Divergence

Following a predetermined course has its merits, but diverging has its opportunities.

Every summer, as the rainfall nears next to nothing, we watch the Mad River near our house sink. The mouth of the Mad River moves farther north, searching for an easy place to push through the sand dunes next to the Pacific. Generally, the river meanders in a northwesterly fashion until, within a quarter mile of the Pacific, it makes an abrupt and illogical 90 degree turn north-northeast to parallel the coast until it deems it time to exit into the ocean.  The heavy winter rains bring the mouth of the Mad back to the south, but I’m not sure if anyone has ever seen the river flow straight out into the ocean without making the 90 degree turn first. From aerial photographs, it looks like it has happened, just south of the Mad River Beach County Park, but otherwise the trees and higher dunes suggest it hasn’t happened anytime recently [maybe 1964? Or 1955?].

Mad River Sunset

The name of the river comes from a meandering man, Josiah Gregg, once a school teacher, doctor, business man, author, reporter, prospector, and naturalist, who didn’t seem to plan much out. At the age of twenty-four, he had already studied law and surveying and been a teacher. His doctor recommended he move from Missouri to New Mexico to be cured of those 1800s-style diseases that don’t like dry climates. Apparently, on that move, he got the wandering bug and never really sat still after that. No doubt, he probably saw more of the country [and Mexico] than most of us have. He was a business man for a while, then a practicing doctor for two years until he joined the California gold rush.

Mad River Sunset II

 

The mining party he led set out along a gnarly river then cut west to the redwoods, ignoring the advice of the tribe they came across [and stole food from] to take a trail to the coast. They made horridly slow progress through the forest at two miles a day [since Gregg was a naturalist and naturalists aren’t fast people], but reached the Pacific in a record six weeks [when it should have taken 8 days, according to locals]. The area wasn’t well mapped, so they were the first to find the largest bay in the region, Humboldt Bay, by land [in 1849!]. Apparently, Gregg’s crew got sick of him measuring and recording everything, so at the mouth of a river on the coast, they marched off while he measured the latitude. Once he caught back up with his party, he threw a fit. They agreed on one thing, to name the river the Mad River in honor of his temper tantrum.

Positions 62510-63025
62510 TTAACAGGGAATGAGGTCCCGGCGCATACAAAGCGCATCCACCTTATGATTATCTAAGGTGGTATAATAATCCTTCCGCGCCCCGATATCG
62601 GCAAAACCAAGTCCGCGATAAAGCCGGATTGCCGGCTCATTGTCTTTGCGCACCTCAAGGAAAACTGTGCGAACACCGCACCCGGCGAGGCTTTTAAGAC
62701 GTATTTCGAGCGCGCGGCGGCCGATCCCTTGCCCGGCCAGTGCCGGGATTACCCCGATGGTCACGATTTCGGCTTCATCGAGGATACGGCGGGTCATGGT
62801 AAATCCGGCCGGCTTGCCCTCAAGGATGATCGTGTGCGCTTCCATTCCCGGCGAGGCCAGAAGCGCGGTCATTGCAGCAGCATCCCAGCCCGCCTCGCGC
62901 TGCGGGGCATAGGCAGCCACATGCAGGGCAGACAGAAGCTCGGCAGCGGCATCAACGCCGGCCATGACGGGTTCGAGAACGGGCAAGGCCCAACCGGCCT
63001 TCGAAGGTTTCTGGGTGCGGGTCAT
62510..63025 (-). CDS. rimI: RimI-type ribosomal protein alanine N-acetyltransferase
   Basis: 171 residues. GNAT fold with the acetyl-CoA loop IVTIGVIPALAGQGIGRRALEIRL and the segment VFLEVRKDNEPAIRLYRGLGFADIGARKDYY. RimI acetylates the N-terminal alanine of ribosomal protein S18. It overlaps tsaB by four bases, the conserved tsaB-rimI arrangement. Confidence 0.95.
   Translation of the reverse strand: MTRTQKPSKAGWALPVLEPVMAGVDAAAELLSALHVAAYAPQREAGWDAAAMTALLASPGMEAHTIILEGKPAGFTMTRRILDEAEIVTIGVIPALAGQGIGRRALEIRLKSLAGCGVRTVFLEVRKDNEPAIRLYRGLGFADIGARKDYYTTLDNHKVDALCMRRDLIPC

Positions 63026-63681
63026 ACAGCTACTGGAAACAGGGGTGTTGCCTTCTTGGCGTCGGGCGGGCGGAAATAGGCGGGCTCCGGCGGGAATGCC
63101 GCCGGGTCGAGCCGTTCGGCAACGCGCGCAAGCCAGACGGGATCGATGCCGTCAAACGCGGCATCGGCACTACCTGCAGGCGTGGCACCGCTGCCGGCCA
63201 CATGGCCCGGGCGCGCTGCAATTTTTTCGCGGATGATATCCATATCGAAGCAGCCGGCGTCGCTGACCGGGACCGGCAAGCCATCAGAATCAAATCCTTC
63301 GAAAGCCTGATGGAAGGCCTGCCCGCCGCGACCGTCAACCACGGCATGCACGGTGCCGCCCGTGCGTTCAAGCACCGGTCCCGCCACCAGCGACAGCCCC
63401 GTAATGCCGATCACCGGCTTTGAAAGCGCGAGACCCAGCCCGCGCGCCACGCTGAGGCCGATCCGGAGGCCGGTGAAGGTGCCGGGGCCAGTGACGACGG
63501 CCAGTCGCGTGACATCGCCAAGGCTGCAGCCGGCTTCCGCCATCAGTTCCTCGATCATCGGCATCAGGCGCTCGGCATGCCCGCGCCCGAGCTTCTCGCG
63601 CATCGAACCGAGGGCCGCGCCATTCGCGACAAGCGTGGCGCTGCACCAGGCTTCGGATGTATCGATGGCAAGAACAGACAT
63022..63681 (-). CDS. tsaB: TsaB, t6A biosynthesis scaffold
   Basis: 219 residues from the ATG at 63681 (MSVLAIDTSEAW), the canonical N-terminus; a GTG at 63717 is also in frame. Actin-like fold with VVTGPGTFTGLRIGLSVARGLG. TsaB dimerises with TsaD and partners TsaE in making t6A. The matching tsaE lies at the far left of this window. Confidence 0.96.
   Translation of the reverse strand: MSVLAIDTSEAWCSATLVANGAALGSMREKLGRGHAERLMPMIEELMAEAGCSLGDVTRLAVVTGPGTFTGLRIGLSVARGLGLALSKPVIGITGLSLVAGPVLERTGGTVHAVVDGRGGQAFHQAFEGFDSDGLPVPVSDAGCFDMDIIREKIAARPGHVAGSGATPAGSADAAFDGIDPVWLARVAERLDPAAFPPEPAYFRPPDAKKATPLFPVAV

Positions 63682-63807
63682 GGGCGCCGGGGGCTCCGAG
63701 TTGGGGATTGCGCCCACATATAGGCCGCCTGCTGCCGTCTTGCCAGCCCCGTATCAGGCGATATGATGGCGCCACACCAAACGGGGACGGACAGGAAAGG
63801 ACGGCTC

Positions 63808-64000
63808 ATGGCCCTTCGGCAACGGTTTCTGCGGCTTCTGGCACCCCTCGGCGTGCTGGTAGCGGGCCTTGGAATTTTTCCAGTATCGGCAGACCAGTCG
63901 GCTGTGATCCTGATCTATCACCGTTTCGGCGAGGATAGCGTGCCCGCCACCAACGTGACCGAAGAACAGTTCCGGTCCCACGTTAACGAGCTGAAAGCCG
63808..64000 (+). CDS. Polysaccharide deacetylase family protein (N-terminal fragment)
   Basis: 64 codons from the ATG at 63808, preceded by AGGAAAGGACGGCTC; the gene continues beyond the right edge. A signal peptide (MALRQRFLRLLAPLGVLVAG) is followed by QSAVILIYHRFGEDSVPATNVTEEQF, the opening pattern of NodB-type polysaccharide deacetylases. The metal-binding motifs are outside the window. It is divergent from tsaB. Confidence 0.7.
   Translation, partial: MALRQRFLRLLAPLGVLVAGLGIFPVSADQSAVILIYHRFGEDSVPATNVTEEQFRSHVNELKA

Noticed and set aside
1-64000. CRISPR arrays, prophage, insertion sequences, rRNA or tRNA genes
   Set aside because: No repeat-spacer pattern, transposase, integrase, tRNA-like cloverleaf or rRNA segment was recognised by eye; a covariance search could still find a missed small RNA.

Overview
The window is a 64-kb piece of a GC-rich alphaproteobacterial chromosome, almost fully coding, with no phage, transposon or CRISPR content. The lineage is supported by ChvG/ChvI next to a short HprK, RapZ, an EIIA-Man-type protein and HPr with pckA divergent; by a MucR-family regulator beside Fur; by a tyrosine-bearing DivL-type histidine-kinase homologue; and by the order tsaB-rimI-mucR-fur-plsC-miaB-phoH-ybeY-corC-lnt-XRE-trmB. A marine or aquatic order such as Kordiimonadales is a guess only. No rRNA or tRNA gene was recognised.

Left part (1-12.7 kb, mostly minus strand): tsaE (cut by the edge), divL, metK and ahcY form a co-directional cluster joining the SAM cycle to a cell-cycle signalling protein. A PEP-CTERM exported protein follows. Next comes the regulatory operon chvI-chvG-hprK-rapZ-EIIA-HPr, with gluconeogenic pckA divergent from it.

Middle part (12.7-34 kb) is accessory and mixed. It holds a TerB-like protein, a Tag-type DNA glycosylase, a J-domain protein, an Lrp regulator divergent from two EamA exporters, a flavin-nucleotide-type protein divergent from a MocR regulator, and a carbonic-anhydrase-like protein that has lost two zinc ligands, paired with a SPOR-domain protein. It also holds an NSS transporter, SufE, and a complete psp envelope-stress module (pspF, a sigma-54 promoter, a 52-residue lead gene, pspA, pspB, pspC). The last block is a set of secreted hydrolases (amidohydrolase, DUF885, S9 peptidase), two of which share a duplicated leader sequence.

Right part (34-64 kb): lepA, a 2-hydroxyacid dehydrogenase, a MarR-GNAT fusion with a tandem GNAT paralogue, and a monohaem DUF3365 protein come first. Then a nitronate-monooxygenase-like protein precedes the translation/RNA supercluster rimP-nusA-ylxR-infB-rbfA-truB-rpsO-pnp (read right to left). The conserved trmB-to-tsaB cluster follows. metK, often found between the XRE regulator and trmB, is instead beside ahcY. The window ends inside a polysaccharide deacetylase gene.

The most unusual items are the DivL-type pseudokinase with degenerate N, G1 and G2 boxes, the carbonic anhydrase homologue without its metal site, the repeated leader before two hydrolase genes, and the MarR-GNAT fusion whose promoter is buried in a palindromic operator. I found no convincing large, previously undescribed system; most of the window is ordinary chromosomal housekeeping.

Unfortunately, that wasn’t the worst part of the trip for Gregg, who died of starvation and fell off his horse before getting to San Francisco to report the location of the Bay. But thanks to his efforts, ships came up from San Francisco the next year to chart the Bay, and almost 50 species of plants are named in honor of Gregg. So imagine, if he and the Mad River had taken the straightest route, how different and lack-luster the story might have been!

Rivers Running Through It

It’s been rainy around these parts. Supposedly, it’s been one of the more significant rain events in the last five years or so. Check out the local rainfall totals!

So not surprisingly, our rivers were slightly swollen. The Mad River, near where I live, spilled its banks. Generally a placid, mirror-like body of water during the non-rainy season, the river turned into an angry chocolate milk torrent yesterday.

Mad River Last Month

Mad River Last Month

Mad River Yesterday

Mad River Yesterday

Start of the Arcata Bottoms section of the Hammond Trail

Start of the Arcata Bottoms section of the Hammond Trail

Yesterday's view of the Arcata Bottoms

Yesterday’s view of the Arcata Bottoms

There were lots of people coming and going to check out the river flooding. There were also people arriving [like bicyclists, who rely on this bridge as the only non-highway crossing of the river] who were surprised the way was blocked.

We sat along the edge and watched the water slowly rise. There were thousands of little insects climbing out of the water like shipwreck survivors. I tried to save as many as I could, but I was stepping on as many as I was pulling out of the water.

Eventually, movement pulled my eyes away from the drama of the bugs. Something had caught the stranded cows’ attention; their heads collectively whipped in one direction. Three deer started swimming through the flood water.

Oddly, they didn’t take the straightest route to dry land, but instead took apparently the straightest to where they ultimately wanted to head.

Three Black-tailed Deer

Three Black-tailed Deer

They started bounding through the water, almost as if showing off for the cows. They reached the first fence-line and the doe went under and then jumped the second. The buck wasn’t so clever.

Doe Jumps the Second Fence

Doe Jumps the Second Fence

Buck Jumps Too Early

Buck Jumps Too Early

Buck Bounces Off Fence

Buck Bounces Off Fence

The buck bounced backward off the fence, apparently misjudging his obstacle, but seemed unharmed physically. My favorite part of that whole sequence is the herd of cows watching the whole debacle.